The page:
US Credit Card Debt Could Shake Asian Exporters

McKinsey report sounds alarm

A nightmare could be unfolding for US consumers in the form of credit card debt, according to a little-noticed analysis by McKinsey & Co, the international consulting firm, which postulates  a scenario in which they are largely incapable to pay off their cards, “sparking an extended period of elevated losses that could total in excess of U$$130 billion over the next two years.”

If that sounds concerning, outstanding consumer credit as of February reached US$4.225 trillion with average credit-card debt of US households currently standing at around $8,400.  Auto loans totaled 44 percent of outstanding consumer credit, and student loans 25 percent. Even before the onset of the Covid-19 crisis, US consumers were hurting despite the longest economic boom in US history, which came to an abrupt end in February with the onset of measures attempting to ameliorate the pandemic.

There is little indication that American consumers, used to living well beyond their means for decades via credit cards, have anything like the resources to cope with the situation that is coming at them. That is not going to be good news for the merchants at the Canton Toy Fair, the world’s largest, for instance. Those figures have worrisome implications for Asian countries that have built their economies on exports to the west. 

With the world now seeking to shake loose – possibly with little success –from Covid-19, it will be problematic for US consumers to lead the global economy out of recession as they have in the past. The World Trade Organization is predicting a decline in global trade between 13 percent and 32 percent, likely exceeding the trade slump brought on by the global financial crisis of 2008 and 2009 with estimates of 2021 performance equally uncertain. With the trade war intensifying between China and the United States, the situation looks to worsen.

In 2018, 28 percent of consumers – more than one in four – according to the Consumer Credit Panel, were visited by a third-party collection agency. That was up from 14 percent in 2015 according to the Federal Reserve Bank of New York. Even before the crisis and the downturn, more than three of four collections were for non-financial debt, with more than half (58 percent) for medical debt and another 20 percent for telecommunications or utilities debt, according to McKinsey. 

“At that time, US$444 billion in delinquent debt out of the total US$669 billion in delinquent debt was classified as “seriously delinquent,” defined as 90 or more days late or “severely derogatory,” which can include debts that were previously charged off but on which lenders continue to attempt to collect, the New York Fed said.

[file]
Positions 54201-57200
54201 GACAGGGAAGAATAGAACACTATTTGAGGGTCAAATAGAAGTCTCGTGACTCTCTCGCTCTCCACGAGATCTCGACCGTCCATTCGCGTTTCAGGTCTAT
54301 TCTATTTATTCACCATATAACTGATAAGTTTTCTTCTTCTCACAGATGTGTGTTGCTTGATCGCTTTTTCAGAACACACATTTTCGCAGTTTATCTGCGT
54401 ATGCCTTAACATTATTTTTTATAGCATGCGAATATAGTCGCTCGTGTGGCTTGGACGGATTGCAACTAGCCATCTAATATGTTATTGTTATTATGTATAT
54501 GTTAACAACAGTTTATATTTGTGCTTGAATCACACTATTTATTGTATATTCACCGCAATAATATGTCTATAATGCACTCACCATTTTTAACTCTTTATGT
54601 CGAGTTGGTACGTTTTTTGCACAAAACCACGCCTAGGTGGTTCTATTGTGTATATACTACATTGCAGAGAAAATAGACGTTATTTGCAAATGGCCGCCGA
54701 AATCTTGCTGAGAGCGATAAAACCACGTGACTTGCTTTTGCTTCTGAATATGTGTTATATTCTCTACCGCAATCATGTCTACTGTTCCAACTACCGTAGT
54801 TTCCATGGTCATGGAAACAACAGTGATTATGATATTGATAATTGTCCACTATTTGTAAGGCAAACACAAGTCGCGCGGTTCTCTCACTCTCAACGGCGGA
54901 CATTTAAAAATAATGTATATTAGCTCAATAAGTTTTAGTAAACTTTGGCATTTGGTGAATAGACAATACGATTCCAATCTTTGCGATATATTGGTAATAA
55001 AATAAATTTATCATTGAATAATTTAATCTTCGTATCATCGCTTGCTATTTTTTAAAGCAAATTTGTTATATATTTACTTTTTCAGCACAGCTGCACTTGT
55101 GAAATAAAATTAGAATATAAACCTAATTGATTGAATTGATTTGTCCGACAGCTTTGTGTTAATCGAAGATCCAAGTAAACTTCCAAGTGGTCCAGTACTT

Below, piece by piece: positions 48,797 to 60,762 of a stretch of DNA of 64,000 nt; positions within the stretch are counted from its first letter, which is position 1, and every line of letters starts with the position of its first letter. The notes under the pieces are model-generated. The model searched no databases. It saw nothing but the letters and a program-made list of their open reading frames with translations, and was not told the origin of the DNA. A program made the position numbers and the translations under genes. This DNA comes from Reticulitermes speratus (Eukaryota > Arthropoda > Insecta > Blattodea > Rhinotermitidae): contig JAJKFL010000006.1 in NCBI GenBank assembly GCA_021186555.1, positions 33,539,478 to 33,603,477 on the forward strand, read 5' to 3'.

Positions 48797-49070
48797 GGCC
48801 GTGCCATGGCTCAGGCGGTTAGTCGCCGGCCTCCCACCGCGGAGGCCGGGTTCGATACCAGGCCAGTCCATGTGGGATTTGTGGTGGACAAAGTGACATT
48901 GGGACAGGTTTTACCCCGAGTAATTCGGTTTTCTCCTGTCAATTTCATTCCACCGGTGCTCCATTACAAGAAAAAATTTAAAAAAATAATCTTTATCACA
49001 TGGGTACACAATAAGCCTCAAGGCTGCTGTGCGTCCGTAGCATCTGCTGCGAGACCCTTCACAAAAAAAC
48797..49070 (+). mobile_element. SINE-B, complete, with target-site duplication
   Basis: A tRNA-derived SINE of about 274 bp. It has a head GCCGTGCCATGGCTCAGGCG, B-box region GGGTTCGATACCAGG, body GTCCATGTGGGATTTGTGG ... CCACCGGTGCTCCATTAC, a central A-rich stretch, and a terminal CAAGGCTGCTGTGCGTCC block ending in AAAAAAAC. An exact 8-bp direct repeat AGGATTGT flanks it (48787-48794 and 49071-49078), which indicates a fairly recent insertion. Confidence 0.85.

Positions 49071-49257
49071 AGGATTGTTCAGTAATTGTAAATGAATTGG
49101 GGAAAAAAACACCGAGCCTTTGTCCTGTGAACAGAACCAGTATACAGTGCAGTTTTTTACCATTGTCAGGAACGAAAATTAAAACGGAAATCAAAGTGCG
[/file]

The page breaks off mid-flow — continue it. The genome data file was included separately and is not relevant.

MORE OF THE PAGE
The debt collection industry makes more than one billion consumer contacts annually and more than 30 million debts are in collections annually according to ACA International.

Despite the US Congress–approved US$2 trillion stimulus package, which included $350 billion in funding to help small businesses stay afloat over the next few months, the average US consumer will receive more modest assistance according to the McKinsey report. Households in which adults earn less than US$100,000 per year are receiving, on average, around US$3,000 to combat the effects of rising unemployment and economic hardship.  

“The decline in consumers’ ability to pay off their credit card debt will coincide with an emerging shift in lenders’ attitudes and practices,” the report says. “Whether directed by federal or state authorities or under prudent self-governance, lenders are rapidly scaling back outbound collection-calling activities, especially in the areas worst affected by the spread of COVID-19, such as New York. Furthermore, those lenders without a robust work-from-home infrastructure and a digital omnichannel strategy will find it increasingly difficult to contact customers through traditional channels.

All signs point to a wave of losses crashing over the US retail-lending landscape over the next nine to 36 months. In the short term (three to six months), according to loss forecasts by McKinsey, the current stock of medium- and late-stage delinquent accounts is likely to charge off almost in its entirety, leading to losses of US$15 billion to US$25 billion.

Longer-term, the impact of an up to 20 percent unemployment rate will render those customers already struggling to manage their revolving debt largely incapable to do so and will spark an extended period of elevated losses.